It is important to note that US assistance has always coincided with the points in the macroeconomic cycles where the negative cycle is about to end naturally as a result of balancing, modernisation and replacement and the increased spending in the economy to replace ‘things’ – factories as well as worn-out household durables – through built-up savings and credit. These savings, once exhausted, need time to be rebuilt and translated into future purchase orders that would trigger the next expansionary cycle.
In the 1990s – even before US interest and aid – the contraction in Pakistan’s economic activity was bottoming out. Growth had flattened to around 4.4 percent of the GDP. A military regime was installed in Pakistan in 1999. Like in the past, the US aid started picking up towards the end of the second year of the military regime. The US official assistance picked up from $36 million in 1998 to around $4 billion in 2002 and sustained at these heightened levels throughout Musharraf’s regime.
Another integral point to be noted is that although the strategy for economic management during military regimes has been slightly tighter than the policy adopted by their civilian counterparts, no drastic change in economic policy was witnessed during any of the four martial laws. This is the reason why structural bottlenecks in the economy persist to date.
The economy boomed during the 2000s. The GDP growth peaked at nine percent in 2005. All credit went to the better economic management of the then dictatorial regime. The natural low point of the economy, with a little help from the aid inflows that followed, had done it once again. By 2008, the cycle had been completed. During the same year, there was a huge drawdown of almost 50 percent in the foreign currency reserves of the country. The military dictator had also gone by then and the situation was to be handled by the next civilian government.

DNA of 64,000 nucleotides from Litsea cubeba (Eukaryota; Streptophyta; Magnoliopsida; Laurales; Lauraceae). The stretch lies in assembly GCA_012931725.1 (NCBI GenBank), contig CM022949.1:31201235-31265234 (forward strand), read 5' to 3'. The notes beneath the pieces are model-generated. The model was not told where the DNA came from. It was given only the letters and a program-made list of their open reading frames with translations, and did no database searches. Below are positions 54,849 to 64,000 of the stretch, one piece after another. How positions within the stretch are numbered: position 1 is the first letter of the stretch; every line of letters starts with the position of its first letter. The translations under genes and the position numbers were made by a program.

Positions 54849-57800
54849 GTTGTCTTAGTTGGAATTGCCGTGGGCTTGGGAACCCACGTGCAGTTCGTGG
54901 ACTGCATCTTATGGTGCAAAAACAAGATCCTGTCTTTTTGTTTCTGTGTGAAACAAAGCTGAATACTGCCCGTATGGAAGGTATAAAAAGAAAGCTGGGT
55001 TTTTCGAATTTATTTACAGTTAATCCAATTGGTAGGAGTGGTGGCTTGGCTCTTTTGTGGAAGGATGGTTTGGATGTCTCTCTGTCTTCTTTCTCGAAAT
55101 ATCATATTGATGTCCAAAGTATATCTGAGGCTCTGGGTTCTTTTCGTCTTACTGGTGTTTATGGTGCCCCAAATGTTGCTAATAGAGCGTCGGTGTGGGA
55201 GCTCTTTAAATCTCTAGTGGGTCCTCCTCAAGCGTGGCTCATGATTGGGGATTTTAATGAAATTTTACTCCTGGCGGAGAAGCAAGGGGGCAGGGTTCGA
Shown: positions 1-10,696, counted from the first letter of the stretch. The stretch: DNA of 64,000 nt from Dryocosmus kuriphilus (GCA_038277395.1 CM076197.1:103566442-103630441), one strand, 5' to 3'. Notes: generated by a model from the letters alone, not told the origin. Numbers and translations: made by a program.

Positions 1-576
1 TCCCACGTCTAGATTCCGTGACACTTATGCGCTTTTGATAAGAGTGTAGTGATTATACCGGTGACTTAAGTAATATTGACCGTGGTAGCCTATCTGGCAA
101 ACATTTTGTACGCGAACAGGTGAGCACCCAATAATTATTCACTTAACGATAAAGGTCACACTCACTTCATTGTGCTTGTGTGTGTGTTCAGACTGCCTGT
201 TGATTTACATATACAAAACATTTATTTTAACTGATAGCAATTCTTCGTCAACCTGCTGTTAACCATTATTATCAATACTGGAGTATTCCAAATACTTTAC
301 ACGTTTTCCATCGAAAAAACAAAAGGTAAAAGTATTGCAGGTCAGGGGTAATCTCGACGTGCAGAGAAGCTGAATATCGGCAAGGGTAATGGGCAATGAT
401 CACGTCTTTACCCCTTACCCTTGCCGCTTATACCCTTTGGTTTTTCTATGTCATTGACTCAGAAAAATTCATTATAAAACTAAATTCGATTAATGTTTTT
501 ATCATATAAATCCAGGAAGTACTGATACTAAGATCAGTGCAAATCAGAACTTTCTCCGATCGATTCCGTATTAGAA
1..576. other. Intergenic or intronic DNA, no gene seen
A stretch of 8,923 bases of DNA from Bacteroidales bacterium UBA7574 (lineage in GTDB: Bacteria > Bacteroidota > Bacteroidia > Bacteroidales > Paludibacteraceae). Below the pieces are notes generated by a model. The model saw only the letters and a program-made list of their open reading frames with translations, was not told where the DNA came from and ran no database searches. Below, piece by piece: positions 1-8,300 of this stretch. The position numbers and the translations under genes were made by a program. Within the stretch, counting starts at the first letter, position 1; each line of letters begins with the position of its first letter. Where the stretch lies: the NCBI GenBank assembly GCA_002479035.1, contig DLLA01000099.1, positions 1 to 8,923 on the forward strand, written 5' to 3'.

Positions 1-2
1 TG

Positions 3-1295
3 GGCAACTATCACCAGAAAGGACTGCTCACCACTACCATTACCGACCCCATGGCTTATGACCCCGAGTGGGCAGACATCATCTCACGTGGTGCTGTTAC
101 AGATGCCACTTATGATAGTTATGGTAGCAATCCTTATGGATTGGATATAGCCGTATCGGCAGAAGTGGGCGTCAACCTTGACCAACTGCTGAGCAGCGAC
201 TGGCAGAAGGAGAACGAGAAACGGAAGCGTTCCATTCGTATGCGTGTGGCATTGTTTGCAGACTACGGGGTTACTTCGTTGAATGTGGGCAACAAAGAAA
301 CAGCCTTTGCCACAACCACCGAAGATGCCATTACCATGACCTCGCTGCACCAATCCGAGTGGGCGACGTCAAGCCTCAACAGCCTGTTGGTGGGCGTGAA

In 2013 – the fifth year into the recessionary cycle that began in 2008 when the average GDP growth stood at around 4.1 percent like in the 1990s – the current government came into power. This traditional 10-year trough depicting the economically slow period of consolidation that had preceded all the previous booms, military regimes and aid inflows is now almost at its end. The expansionary phase of the economy should gradually unfold itself in the years after 2018.
However, the Nawaz government deserves no credit in this regard as it has been as status quo-oriented in removing the structural bottlenecks of our economy as any other regime in the past.
The question that now arises is: will the pattern materialise again?
The US is ushering in a new military alliance against Iran in the region and a new US surge in Afghanistan is in the offing. Some similarities most certainly exist, with the exception of a crucial yet minor detail: unlike 1957, 1977 and 1997, Pakistan has already started receiving external financing before the end of the usual 10-year recessionary/civilian period between martial laws. This time around, the funds are coming from the East and not the West. Let’s see if similar indicators produce similar results every time.
(The writer is a freelancecontributor. Email: firstname.lastname@example.org)